Zoe

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IMG_9112Today is America’s Independence day.  The day we celebrate our freedom.  We enjoy backyard barbecues, shooting off fireworks, and usually an extra day off from work.  As you celebrate our independence lets not forget what was sacrificed to gain and keep that independence.  Many lives were spared for us to be able to live the life we live.  In a day in age where it seems like everybody, even our own are against what America was founded in, we celebrate independence from British rule.  And today we celebrate our hero Zoe.

Zoe is our hero today.  She was born in 2010 and is a very strong willed individual.  She gets that from her mom, Julie.  Zoe has two younger sisters, and they are the best of friends.  They despise being away from one another so when Zoe would go away to the hospital for days upon days; they had to learn to survive without each other.

December 2013 Zoe began showing some odd symptoms and wasn’t feeling good at all.  She had a very painful, swollen, hot elbow.  She received a diagnosis of nursemaid’s elbow.  Two weeks went by, and Zoe was back to her normal self.  But Julie, wasn’t too sure about the diagnosis.  In January 2014, the symptoms began again at the same time they did in December.  This time mom, Julie, took extensive notes of the symptoms Zoe was having.  She recorded every ache, pain, and temperature taking.  She took note of the foods Zoe ate, and the hours she slept.  Mom wanted to make sure that the diagnosis was correct.

Because of mom’s meticulous note taking, Zoe’s pediatrician was able to determine that Zoe’s condition was beyond his expertise, and he referred Zoe to a specialist. Symptoms included her swollen, hot, red joints, low-grade fever, pain beyond comprehension, loss of appetite, lack of sleep, and her skin was turning grayer by the day.  In February, Zoe and mom met with a pediatric specialist who warned Zoe and Julie that the source of the pain could be leukemia. Then four days later, the call came in, “there are some cancer cells in your child’s blood.”  So, off to the hospital they went, and within 48 hours, Zoe was receiving her first treatment.  She was on chemo, had a port-a-cath in place, and was learning how to take medicines five times a day.

The treatment took a toll on Zoe.  She didn’t want to be confined or restrained to do all the treatment.  But mom and Zoe came together with their strong wills and got the treatment done together.  The first seven months of leukemia treatment are very hard, very harsh chemotherapy demands, and they can cause a child much grief and pain. Zoe was fortunate to miss out on most of the side effects of the chemo. She had ten visits to the ER because of fevers of 100.4 (even the common cold can cause death for a child whose immune system is suppressed). But, only four of those visits resulted in extended stays.  The longest of which was 11 days long.  Zoe is now in a phase of treatment called Long Term Maintenance, during which, she receives smaller doses of the same chemo she received the first seven months. The idea is that taking this chemo for this specified amount of time will prohibit leukemia from relapsing.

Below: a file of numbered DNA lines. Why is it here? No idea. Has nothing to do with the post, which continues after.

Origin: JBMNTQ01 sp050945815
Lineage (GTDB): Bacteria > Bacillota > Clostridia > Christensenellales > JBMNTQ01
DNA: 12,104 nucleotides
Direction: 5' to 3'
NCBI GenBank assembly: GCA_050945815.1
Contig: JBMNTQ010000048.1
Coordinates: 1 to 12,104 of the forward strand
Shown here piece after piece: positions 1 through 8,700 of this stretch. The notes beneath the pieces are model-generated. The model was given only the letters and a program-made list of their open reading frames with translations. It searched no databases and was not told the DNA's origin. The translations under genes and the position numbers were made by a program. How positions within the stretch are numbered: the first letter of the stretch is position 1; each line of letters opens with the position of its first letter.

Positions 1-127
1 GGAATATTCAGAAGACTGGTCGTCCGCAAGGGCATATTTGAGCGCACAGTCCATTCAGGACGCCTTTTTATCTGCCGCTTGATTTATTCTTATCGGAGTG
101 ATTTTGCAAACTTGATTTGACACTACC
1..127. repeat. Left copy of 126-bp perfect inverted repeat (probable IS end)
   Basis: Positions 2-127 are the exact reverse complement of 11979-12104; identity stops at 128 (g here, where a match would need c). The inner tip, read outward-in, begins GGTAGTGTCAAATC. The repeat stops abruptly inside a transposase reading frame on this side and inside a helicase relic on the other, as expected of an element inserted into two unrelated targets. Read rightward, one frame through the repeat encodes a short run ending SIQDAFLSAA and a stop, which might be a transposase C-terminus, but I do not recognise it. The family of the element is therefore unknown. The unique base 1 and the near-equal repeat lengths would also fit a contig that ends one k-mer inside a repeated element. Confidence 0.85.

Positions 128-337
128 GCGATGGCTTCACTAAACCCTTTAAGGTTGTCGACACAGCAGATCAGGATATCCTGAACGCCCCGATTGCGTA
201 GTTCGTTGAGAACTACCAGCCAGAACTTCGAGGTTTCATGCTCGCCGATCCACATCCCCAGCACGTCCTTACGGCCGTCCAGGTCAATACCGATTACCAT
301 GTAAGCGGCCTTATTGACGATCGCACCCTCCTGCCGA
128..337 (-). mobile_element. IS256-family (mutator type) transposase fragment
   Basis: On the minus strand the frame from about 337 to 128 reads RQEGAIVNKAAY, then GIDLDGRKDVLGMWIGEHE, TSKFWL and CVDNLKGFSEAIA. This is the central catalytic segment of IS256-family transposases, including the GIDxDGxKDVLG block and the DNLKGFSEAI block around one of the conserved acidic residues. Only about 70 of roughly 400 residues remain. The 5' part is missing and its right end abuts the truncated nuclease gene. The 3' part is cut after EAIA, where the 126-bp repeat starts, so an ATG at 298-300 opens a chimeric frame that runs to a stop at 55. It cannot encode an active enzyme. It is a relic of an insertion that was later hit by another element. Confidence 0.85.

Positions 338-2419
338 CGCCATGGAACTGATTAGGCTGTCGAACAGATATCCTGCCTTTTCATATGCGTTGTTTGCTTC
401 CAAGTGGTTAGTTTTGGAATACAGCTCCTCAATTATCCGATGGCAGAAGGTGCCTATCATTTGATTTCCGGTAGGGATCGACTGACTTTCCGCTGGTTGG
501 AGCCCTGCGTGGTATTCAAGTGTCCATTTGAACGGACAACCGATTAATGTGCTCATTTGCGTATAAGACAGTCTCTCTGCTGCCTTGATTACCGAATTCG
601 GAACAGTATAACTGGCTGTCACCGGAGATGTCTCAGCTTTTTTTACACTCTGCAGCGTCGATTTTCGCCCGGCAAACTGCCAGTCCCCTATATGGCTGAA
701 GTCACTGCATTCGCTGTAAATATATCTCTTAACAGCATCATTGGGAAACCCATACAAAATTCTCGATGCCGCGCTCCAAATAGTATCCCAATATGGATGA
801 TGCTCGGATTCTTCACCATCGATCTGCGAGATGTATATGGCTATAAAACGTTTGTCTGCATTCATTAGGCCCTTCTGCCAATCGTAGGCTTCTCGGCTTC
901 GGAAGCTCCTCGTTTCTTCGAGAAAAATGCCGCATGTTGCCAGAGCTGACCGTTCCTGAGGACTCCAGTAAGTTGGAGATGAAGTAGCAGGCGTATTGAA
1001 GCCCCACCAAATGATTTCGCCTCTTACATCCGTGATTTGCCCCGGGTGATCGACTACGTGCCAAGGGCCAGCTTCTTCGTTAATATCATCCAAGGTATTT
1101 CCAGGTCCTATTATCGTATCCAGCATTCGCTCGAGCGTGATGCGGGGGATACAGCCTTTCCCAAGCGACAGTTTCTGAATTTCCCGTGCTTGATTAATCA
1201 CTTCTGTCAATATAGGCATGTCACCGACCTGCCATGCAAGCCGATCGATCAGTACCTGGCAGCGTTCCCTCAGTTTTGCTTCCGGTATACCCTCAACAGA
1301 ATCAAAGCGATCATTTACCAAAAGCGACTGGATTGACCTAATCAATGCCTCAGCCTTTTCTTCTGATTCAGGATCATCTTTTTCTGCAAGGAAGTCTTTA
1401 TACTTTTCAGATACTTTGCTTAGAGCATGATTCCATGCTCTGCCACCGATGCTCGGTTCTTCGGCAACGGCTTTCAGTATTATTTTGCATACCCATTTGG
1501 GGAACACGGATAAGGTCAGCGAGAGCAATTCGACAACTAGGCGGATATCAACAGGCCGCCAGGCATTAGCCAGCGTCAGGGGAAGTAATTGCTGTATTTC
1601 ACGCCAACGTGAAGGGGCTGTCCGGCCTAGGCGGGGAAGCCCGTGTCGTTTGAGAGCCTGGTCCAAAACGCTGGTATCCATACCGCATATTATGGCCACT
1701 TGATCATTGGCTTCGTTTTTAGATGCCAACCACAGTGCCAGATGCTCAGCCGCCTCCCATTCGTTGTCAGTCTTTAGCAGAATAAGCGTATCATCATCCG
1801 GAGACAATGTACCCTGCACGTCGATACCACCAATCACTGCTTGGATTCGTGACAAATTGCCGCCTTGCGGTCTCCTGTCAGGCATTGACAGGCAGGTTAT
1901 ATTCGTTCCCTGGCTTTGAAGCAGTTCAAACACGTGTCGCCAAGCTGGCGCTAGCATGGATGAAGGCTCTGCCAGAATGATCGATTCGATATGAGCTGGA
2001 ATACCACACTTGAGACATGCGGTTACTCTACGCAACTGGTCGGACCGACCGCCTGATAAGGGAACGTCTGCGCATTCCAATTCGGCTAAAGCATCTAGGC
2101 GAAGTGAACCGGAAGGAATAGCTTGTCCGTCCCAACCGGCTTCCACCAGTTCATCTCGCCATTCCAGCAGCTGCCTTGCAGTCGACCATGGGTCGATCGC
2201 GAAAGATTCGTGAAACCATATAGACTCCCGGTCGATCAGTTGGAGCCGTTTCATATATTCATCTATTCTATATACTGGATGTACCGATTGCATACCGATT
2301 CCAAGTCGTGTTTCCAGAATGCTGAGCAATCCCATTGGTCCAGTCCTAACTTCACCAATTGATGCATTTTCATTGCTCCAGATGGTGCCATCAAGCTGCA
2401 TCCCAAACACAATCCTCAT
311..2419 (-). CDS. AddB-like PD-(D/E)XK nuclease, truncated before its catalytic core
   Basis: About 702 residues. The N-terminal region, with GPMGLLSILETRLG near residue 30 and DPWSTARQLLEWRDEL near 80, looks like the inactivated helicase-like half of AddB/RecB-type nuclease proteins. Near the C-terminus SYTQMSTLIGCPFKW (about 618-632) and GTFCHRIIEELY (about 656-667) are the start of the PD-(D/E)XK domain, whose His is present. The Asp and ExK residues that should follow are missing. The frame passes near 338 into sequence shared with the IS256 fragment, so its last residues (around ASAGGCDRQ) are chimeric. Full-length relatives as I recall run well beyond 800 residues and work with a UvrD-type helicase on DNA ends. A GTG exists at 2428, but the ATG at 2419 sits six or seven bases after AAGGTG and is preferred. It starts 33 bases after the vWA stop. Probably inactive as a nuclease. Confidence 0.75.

Zoe has been in remission since April 2014; however, as many cancer fighters know, remission is only a time marker and does not indicate the end of treatment. Soe’s cancer began when she was four.   Three months later she was swallowing pills like an adult.  She will continue to take those pills (between seven to ten of them) every day until next May.  These pills include 2 different chemotherapies and a steroid. The rest of her medicines work to combat the side effects of the chemo and steroid so she can live a happy life.

Before cancer, Zoe was going to start ballet classes. Before cancer, Zoe’s favorite activity IMG_8917was digging in the dirt; playing in the sand. Her favorite thing about herself was her hair, which has fallen out twice now.  Zoe’s favorite thing now is going to the beach, which she has done only once in her short life.  Zoe is homeschooled, loves her life, and doesn’t know her life to be any different than anyone else’s. She accepts what comes, makes the best of it, and loves. Zoe and her sisters craft, play board games, lay on the couch a lot, and play outside whenever they can.  They long to spend more time with friends, but that time will come. Treatment will end eventually, and the family is hopeful and happy for life.

So on July 4th, the day we recognize our countries independence and honor  those that have, those that are, and those that will serve our country, I would like to honor Zoe by riding a day in her name.  Zoe is a hero.  She is battling a fight that no child should have to battle.  I am amazed by your strength, and your families love and devotion.  They are there to support you every step of the way.  Today I would like to provide a small sense of relief for the family and say “I will take care of it today”.  Hopefully by honoring Zoe it will bring a smile to her face and allow the family to relax just for even a small moment.  Zoe, keep battling, you keep fighting the good fight, and we will keep up the fight to hopefully end childhood cancer.  We won’t stop until we do.  Godspeed little one.

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